Sabbatical \suh-BAT-i-kuhl\ , noun;
1. Any extended period of leave from one's customary work, especially for rest, to acquire new skills or training, etc.
1. Of or pertaining to or appropriate to the Sabbath
2. Bringing a period of rest
This word dates to the 1640's with the meaning "of or suitable for the Sabbath" from Latin sabbaticus, which is borrowed from Greek sabbatikos ("of the Sabbath"). Greek sabbaton ("Sabbath") comes from Hebrew shabbath ("day of rest") from shabath ("he rested"). The Babylonians considered the seventh day unlucky and avoided certain activities then, so it's likely that the Jewish custom was based on a similar custom. Obviously the Christian idea of the Sabbath comes from Judaism.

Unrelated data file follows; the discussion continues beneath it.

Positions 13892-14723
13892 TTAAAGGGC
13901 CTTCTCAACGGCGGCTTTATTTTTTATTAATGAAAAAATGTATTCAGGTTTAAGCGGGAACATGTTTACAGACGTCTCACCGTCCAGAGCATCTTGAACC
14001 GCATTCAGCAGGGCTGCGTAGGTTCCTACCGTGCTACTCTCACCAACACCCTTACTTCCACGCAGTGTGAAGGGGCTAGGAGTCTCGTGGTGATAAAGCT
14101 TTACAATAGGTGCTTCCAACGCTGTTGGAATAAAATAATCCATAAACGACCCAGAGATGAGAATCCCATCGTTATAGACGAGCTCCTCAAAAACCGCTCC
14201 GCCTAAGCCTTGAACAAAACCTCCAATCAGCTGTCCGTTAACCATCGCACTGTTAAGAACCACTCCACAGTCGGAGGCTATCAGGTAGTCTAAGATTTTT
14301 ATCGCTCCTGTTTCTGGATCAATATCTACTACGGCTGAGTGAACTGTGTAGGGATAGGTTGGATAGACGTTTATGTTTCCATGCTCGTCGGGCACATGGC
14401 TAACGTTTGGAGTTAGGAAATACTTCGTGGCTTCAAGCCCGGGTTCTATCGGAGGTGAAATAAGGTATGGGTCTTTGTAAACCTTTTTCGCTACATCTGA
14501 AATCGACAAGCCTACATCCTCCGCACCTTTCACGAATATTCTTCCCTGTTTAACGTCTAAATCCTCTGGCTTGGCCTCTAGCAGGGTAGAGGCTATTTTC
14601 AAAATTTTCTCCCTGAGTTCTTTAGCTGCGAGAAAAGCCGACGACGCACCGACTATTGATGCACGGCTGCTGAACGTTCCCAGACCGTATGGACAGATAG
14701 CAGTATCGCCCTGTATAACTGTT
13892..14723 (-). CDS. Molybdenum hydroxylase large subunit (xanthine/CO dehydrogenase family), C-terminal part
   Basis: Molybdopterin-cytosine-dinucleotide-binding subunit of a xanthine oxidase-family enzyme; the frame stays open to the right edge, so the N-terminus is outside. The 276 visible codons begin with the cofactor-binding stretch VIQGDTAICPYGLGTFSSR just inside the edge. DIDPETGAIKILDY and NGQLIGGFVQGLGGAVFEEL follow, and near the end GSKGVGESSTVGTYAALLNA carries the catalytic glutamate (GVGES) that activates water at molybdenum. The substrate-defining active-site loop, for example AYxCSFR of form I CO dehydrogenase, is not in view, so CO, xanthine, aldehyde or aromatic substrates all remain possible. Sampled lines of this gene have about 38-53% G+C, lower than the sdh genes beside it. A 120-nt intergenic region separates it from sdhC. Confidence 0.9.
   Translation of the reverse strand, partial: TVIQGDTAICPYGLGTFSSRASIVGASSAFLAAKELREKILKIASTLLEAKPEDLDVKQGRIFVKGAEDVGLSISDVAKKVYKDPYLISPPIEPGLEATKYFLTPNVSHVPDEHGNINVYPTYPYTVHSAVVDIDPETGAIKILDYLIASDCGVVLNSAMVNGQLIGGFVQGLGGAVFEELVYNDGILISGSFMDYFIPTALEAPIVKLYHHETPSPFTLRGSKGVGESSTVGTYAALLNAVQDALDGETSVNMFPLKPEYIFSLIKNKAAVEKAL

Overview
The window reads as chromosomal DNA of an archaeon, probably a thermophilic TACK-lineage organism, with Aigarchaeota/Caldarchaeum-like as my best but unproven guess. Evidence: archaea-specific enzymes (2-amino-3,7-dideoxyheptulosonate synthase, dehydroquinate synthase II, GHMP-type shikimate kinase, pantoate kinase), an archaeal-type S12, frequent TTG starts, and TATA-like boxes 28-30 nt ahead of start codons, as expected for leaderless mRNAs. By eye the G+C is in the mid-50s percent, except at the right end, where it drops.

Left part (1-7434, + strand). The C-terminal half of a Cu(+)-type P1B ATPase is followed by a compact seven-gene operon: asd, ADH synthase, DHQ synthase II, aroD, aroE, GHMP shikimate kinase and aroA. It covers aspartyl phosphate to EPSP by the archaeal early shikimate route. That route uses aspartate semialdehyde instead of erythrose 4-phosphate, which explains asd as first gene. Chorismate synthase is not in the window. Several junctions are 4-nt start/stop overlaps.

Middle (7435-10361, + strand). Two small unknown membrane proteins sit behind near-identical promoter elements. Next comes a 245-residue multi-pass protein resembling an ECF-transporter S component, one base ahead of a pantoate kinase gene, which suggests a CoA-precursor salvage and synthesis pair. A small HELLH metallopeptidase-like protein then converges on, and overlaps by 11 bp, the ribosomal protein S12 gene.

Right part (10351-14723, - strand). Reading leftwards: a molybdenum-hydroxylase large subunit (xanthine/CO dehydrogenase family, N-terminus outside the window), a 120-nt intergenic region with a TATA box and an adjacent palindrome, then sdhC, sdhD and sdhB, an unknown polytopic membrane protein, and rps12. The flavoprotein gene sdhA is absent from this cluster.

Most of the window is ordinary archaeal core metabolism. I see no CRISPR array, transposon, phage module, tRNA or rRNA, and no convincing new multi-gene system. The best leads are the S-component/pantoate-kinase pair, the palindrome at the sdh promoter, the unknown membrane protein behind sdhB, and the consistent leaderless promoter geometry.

I have only heard this word being used by academics when they take a semester or a year off from their normal position to do research somewhere else. That type of sabbatical dates to the 1880's and it was originally something university professors would do for one year out of every seven in their career. The usage was invented by Harvard based on sabbatical year in Mosaic law, which states that every seventh year land is to be left unworked and debtors and slaves are released.
Today's word and the first definition were both taken from Dictionary.com's 'Word of the Day' for Friday, June 24
Etymologies come from the Oxford English Dictionary and/or Etymonline.com